Masterswitch discovered in body's immune system
Scientists have discovered a critical part of the body's immune system with potentially major implications for the treatment of some of the most devastating diseases affecting humans.
How a fungus can cripple the immune system
An international research team led by Professor Oliver Werz of Friedrich Schiller University, Jena, has now discovered how the fungus knocks out the immune defenses, enabling a potentially fatal fungal infection to develop.
How the immune system protects us against bowel cancer
Researchers from Charité - Universitätsmedizin Berlin have discovered a protective mechanism which is used by the body to protect intestinal stem cells from turning cancerous.
How herpesviruses shape the immune system
DZIF scientists at the Helmholtz Zentrum München have developed an analytic method that can very precisely detect viral infections using immune responses.
More Immune System News and Immune System Current Events

Top Science Podcasts

We have hand picked the top science podcasts of 2019.
Now Playing: TED Radio Hour

In & Out Of Love
We think of love as a mysterious, unknowable force. Something that happens to us. But what if we could control it? This hour, TED speakers on whether we can decide to fall in — and out of — love. Guests include writer Mandy Len Catron, biological anthropologist Helen Fisher, musician Dessa, One Love CEO Katie Hood, and psychologist Guy Winch.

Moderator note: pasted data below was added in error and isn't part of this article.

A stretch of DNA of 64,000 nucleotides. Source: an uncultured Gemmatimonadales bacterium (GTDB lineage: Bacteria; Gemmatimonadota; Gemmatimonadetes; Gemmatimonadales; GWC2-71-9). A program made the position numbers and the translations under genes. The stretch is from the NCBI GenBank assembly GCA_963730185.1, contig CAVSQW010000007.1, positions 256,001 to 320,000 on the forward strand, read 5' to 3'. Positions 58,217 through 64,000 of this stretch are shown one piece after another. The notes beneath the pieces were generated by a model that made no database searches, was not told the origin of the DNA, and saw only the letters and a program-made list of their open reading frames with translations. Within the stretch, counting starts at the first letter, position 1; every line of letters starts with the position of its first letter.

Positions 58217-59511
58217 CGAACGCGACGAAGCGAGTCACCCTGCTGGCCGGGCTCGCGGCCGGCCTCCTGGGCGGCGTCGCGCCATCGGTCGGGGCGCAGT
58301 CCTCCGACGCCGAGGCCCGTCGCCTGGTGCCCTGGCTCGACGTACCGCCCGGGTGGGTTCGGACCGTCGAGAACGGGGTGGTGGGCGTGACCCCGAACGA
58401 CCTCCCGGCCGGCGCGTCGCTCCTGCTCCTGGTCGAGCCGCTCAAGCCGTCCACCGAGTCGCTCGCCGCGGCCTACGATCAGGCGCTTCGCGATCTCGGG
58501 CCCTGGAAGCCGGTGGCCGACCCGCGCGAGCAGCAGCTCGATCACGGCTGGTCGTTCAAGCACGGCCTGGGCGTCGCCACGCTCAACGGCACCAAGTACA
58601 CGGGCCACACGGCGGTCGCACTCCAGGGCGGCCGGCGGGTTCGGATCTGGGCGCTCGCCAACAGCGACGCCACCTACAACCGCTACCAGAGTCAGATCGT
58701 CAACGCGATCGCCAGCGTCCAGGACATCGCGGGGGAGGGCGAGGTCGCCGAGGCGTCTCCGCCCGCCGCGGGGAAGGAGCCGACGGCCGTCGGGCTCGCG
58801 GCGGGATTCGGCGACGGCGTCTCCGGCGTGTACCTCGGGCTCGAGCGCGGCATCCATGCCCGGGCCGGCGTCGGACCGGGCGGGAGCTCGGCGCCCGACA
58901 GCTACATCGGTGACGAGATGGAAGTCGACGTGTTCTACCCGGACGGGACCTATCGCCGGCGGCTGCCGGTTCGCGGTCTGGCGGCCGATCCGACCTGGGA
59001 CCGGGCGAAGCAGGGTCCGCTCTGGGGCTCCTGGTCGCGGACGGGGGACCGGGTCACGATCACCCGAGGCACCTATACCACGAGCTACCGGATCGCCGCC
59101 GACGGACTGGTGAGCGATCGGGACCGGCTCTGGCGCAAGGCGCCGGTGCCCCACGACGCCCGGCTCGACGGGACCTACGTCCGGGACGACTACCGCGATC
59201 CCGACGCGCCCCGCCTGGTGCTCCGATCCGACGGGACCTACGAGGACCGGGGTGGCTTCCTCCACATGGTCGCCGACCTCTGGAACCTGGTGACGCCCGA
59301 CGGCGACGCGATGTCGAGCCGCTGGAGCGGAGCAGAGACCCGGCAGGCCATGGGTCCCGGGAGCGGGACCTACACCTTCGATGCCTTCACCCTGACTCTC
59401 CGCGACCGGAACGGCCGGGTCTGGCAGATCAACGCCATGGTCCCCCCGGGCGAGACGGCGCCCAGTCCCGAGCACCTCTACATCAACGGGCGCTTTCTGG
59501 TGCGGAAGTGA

Now Playing: Science for the People

#543 Give a Nerd a Gift
Yup, you guessed it... it's Science for the People's annual holiday episode that helps you figure out what sciency books and gifts to get that special nerd on your list. Or maybe you're looking to build up your reading list for the holiday break and a geeky Christmas sweater to wear to an upcoming party. Returning are pop-science power-readers John Dupuis and Joanne Manaster to dish on the best science books they read this past year. And Rachelle Saunders and Bethany Brookshire squee in delight over some truly delightful science-themed non-book objects for those whose bookshelves are already full. Since...
Now Playing: Radiolab

An Announcement from Radiolab